There are drastic differences between contracted out, agency-run youth centres like Creighton Youth Centre and Campbell House, and those that are directly-operated by the Ontario Public Service. Youth in contracted out facilities have less access to gym and physical activities, art, life skills and other programming than youth in direct-operated facilities. Budgets for food and personal needs, which include dental care, items related to programming for youth, and cultural needs, have been frozen for years, while costs have gone up dramatically. Parents are often asked to cover their child’s expenses through their benefits.

This creates an unacceptable situation where workers have to try and help these extremely vulnerable youth without adequate financial supports and resources. These young people have histories of extensive trauma, some seriously self-harm, and most have a history of violent crime. At Creighton Youth Centre, the vast majority of youth are Indigenous. The province has a responsibility to provide enough funding and staff to provide these youth with the specialized care and support that they need.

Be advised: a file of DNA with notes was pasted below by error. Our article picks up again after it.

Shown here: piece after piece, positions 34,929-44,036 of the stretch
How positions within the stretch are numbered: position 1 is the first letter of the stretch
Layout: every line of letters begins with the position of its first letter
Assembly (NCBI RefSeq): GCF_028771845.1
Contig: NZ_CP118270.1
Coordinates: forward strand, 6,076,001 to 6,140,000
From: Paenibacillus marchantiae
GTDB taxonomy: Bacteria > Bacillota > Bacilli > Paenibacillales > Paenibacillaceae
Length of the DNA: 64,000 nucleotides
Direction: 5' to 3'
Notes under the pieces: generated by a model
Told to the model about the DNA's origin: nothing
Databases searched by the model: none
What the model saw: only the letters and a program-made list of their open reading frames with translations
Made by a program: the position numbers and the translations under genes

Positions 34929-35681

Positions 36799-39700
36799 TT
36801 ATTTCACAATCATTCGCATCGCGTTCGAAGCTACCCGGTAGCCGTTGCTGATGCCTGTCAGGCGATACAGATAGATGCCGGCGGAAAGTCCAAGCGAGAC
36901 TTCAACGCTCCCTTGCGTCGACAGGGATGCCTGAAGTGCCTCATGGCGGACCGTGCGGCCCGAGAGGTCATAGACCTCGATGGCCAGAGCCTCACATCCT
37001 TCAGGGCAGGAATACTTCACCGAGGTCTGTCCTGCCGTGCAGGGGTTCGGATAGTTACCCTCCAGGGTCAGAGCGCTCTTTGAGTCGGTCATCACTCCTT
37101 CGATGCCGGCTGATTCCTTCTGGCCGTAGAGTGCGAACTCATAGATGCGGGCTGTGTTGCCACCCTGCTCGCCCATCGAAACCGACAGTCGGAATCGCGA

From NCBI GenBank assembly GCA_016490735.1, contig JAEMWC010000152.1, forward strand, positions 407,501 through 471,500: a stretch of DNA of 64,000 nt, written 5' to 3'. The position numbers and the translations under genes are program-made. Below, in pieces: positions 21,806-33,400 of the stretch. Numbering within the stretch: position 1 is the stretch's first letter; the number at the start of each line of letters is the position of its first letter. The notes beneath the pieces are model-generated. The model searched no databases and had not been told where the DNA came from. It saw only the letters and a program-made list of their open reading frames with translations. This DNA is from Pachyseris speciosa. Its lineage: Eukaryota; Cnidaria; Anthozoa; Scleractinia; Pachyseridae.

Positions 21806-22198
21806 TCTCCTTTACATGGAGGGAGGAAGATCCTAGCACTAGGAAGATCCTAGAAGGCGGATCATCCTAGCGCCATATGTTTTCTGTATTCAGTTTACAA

Youth centres and group homes that are transfer payment agencies are having difficulty attracting and retaining staff because of inadequate wages, increased duties and high-risk working conditions. Youth justice workers performing similar work in Ontario Public Service youth centres make between $10-15 more per hour.

The reason why transfer-payment youth justice agencies are in crisis across the province is clear: historic underfunding resulting in a severe shortage of experienced staff. At some facilities, shifts are often filled completely with new hires and undertrained temporary workers from for-profit temporary agencies, leading to a decline in Ministry standards. Our members are not responsible for the mismanagement and financial neglect of the transfer-payment youth justice system, but every day, they experience the consequences of it, and so do the young people in their care.

I urge you to immediately intervene and provide permanent base funding increases to transfer payment agencies to ensure that youth receive the services and programs they are entitled to under the Youth Criminal Justice Act. There are no excuses for shortcuts to programming for this vulnerable population.

I would like to invite you to meet with representatives of the frontline workers from OPSEU/SEFPO Locals 618 and 702 and our BPS Corrections Division to find a solution that will create better conditions for youth in custody and the staff dedicated to their care. Please contact Jonathan Guider, BPS Corrections Sector Chair to set up an appointment to meet.


JP Hornick
President, OPSEU/SEFPO